By Kevin Wilkerson, PubClub.com Las Vegas Blogger
Here’s all you need to know – what to expect regarding attitudes, customs, transportation, weather and more in Las Vegas.
Myths and Legends of Las Vegas
Yes, it’s true. You can drink, gamble, eat and do just about everything else in Las Vegas 24 hours a day. In fact, about the only thing you cannot find in this town is a clock.
This is a city of excess. When one comes here, he/she is tempted to indulge, if it’s in the pampering, the gambling or the partying. Or all of the above.
This is also a city of convenience. No matter what one desires – be it a beer at six in the morning or a room full of call girls – it can be obtained any place, any time (prices do vary greatly according to one’s desires).
Finally, this is a city of great contrasts. Las Vegas is the only place in the world where you can view $300 million of artwork one minute and eat a $7.99 buffet the next.
Las Vegas is part reality, part fiction and all energy. The casinos, the most elegant of which are located in mega-hotels along a 5-mile corridor known as the Strip, are huge, lavish creations. They are full of lights, but no clocks or windows.
This is all part of the plan so people won’t know (or care) about the time. Casinos look exactly the same at 3 in the morning as they do at 3 in the afternoon. It makes for a pretty carefree existence until you realize the whole point is to make one forget what is going on outside so people will stay inside and gamble.
We provide the true pubs and clubs information in Las Vegas in the PubClubbing section, but it’s important to note that this is a free-flowing, late-night city. There are no laws limiting liquor sales, so clubs can stay open through the breakfast buffets.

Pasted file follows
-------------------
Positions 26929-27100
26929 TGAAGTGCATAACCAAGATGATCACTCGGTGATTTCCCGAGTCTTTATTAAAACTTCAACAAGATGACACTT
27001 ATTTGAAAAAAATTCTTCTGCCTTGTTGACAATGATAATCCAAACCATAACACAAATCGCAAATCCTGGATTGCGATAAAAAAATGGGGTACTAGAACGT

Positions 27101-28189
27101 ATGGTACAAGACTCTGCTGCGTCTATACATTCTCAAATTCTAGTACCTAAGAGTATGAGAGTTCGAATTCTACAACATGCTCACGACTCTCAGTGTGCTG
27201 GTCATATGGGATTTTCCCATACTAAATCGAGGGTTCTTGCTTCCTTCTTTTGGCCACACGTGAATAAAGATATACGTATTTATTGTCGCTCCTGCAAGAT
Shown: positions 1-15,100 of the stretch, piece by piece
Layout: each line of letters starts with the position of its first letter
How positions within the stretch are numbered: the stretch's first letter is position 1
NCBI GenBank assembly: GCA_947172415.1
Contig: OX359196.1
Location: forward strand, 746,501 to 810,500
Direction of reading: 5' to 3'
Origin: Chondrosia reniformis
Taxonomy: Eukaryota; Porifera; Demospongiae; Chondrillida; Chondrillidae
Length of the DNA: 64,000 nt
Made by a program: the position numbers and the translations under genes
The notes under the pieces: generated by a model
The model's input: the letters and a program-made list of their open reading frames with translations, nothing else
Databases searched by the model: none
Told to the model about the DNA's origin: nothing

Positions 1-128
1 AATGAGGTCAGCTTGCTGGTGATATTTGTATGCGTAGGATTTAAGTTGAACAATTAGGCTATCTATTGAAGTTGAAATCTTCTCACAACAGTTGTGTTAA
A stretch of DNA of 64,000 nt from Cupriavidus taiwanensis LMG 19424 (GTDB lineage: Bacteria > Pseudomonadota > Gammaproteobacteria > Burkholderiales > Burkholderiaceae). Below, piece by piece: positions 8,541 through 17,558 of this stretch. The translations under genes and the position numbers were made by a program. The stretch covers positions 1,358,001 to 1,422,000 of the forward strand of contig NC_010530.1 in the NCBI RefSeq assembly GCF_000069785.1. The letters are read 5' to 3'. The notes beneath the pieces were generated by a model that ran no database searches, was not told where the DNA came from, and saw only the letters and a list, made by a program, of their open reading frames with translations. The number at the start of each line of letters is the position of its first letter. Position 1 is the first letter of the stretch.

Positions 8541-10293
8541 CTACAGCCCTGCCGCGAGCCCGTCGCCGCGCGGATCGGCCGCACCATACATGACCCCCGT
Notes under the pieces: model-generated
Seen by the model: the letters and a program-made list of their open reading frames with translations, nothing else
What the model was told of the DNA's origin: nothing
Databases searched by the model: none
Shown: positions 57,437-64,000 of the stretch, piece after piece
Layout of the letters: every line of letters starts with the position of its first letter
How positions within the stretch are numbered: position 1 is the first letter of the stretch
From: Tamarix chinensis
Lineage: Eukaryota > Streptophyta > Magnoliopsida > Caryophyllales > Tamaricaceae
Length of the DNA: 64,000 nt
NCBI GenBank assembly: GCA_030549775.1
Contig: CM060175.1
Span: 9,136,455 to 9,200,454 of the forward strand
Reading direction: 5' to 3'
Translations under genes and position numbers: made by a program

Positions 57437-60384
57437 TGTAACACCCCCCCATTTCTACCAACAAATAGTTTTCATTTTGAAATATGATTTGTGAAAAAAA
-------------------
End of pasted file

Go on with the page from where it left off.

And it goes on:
The clubs located in the casinos close at around 4 a.m., in the hope that slightly impaired patrons will then hit the gaming tables. Off-site clubs with no gambling revenue to fall back on can stay open until the last person leaves.
There was a day when Las Vegas was one of the most inexpensive places on the planet. There are still good bargains available – room rates can be as low as $29 at the right time of year – but the city has definitely gone upscale, especially on the Strip. Many of those fantastic bargains with which helped identify Vegas as much as its gambling are now gone. The famous buffets, once within easy grasp of a $5 bill, are now reaching upwards of $15-30. It’s still not a bad price for platefuls of food, but not quite the ultra-cheap eats of years past. Those deals are still out there, but you’ve really got to seek them out to find them.
Sex in The City
It’s here. In fact, it’s everywhere.
This is, we are quite certain, the only city in the world that provides free lap dance coupons for strip clubs in the local newspapers.
Look through the phone book and there are 100 pages offering room service of a different kind.
Prostitution is not legal in the city’s limits and in theory, at least, one has to go out of the city limits for such activities. However, hiring an “escort” is as easy as walking out to the street. Here is a great irony of Las Vegas: hookers are illegal yet dozens of people who look like they are playing hookie from high school hand out magazines touting photos and phone numbers of seductive girls for hire.